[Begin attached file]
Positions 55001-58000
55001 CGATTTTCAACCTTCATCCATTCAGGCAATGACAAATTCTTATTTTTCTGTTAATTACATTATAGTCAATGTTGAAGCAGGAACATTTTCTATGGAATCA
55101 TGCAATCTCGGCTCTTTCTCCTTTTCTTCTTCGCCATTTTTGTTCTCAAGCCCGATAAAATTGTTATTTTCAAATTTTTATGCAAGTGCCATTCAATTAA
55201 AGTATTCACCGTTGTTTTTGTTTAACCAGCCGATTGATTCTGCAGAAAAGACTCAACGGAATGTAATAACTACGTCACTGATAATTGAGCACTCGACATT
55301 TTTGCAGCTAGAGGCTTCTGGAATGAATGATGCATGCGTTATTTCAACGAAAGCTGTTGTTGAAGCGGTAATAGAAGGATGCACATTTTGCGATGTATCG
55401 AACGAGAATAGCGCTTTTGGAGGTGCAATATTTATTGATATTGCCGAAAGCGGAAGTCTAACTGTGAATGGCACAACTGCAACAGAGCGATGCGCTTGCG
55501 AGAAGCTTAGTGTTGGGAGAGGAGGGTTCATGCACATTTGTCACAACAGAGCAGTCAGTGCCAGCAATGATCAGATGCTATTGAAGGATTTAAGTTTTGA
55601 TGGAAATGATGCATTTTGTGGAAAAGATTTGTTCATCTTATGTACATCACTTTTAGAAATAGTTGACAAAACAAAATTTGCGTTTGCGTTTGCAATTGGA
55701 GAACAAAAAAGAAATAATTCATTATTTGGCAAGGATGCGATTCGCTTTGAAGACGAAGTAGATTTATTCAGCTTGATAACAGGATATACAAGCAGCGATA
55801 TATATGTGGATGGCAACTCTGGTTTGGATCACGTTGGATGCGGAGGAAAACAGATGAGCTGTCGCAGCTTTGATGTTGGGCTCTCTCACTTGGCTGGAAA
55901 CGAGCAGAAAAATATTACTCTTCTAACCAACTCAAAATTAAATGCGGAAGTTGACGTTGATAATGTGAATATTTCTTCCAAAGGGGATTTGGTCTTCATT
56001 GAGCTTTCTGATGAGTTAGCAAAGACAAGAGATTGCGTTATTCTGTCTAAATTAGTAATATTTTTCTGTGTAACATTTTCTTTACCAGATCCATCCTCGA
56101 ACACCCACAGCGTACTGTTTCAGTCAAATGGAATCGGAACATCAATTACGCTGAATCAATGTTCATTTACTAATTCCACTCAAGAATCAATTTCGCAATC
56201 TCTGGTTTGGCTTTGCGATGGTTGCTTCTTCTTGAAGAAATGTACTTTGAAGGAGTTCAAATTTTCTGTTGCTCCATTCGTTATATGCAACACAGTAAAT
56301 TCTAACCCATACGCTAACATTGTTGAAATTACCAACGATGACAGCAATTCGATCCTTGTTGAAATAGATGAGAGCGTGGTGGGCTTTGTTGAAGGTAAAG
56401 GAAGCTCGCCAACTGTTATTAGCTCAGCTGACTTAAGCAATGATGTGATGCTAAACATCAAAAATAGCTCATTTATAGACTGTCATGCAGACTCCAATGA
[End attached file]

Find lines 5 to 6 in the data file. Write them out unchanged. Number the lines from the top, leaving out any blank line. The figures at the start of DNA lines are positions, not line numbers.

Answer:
55301 TTTGCAGCTAGAGGCTTCTGGAATGAATGATGCATGCGTTATTTCAACGAAAGCTGTTGTTGAAGCGGTAATAGAAGGATGCACATTTTGCGATGTATCG
55401 AACGAGAATAGCGCTTTTGGAGGTGCAATATTTATTGATATTGCCGAAAGCGGAAGTCTAACTGTGAATGGCACAACTGCAACAGAGCGATGCGCTTGCG